Note: Where available, the PDF/Word icon below is provided to view the complete and fully formatted document
 Download Full Day's HansardDownload Full Day's Hansard    View Or Save XMLView/Save XML

Previous Fragment    Next Fragment
Friday, 22 May 1936


Senator COLLINGS (Queensland) . - The vote for this department has been very largely increased. We know perfectly well that in defence matters the National Government is more or less obliged to accept the advice of its experts. The only comment I have to make at this juncture is that it seems to be too easy to persuade the people generally, and governments also in times of unrest, due to international un'rest, to agree to any expenditure which happens to be suggested; at the same time, when other matters of the nature of social services which appear to some of us to be of equal national importance are advocated, the cry of economy is invariably raised. Those charged with the responsibility of government in the national sphere should raise their voices in protest against such a practice, in order to ensure that at such times our people are not stampeded by the race in armaments, which is now going on in almost every country, and is merely an indication of a fear complex. Once an armament race commences, however, nations generally join in within a very short period. Whilst undoubtedly it is essential that we should provide adequate defences, we should be careful to see that we do so only to an intelligent degree. We must ensure that our defence policy is not dictated by that common fear which is now overpowering the different countries of the world. This was one of the reasons why honorable members of the Opposition declared yesterday their wholehearted support of .the appeal made by Senator Abbott for the establishment of a common thought exchange; we believe that, by such means, this psychology of fear could be counteracted. Every honorable senator, irrespective of party affiliations, will agree that, whilst a definite defence policy is essential to any country, those charged with the responsibility of framing such a policy should always keep in mind the danger of being unduly influenced by existing international unrest. We should temper such a policy with wisdom, and keep in mind that the small population of Australia can bear only a certain expenditure for defence purposes, and that we can never be justified in allowing unreasonable fear to govern our policy in this direction.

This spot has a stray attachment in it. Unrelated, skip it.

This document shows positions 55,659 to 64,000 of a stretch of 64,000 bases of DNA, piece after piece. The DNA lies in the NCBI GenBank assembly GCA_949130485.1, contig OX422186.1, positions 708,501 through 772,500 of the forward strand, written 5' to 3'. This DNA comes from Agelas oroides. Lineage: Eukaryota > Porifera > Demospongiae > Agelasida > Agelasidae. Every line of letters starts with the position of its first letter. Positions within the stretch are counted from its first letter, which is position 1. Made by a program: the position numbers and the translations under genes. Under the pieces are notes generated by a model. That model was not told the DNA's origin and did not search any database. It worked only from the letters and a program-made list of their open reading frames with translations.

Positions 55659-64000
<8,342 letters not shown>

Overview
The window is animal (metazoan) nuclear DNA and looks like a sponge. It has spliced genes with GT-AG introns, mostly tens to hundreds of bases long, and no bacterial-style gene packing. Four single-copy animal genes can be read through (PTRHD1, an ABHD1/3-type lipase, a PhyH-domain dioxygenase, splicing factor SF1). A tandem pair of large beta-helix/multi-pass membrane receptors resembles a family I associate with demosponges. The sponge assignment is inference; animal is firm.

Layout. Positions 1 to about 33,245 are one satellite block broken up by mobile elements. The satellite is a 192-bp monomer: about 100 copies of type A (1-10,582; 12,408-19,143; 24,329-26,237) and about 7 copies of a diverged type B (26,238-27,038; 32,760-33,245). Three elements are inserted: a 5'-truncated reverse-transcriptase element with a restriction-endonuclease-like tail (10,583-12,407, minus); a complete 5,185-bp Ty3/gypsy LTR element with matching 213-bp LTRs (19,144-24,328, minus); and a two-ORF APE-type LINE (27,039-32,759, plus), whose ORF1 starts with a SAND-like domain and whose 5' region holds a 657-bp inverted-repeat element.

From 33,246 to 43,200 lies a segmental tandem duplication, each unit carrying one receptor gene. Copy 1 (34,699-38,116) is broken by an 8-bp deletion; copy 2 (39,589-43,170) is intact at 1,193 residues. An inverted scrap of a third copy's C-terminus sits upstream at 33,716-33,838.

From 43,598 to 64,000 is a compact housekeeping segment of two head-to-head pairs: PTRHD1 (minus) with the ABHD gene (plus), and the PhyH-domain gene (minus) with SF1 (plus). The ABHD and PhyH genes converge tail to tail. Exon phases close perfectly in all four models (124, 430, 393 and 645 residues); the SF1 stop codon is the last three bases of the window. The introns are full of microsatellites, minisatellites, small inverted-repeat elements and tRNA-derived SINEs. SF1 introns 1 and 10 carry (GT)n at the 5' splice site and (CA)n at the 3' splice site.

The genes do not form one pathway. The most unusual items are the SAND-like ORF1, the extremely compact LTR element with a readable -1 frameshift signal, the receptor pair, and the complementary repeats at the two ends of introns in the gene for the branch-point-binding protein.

Suggest corrections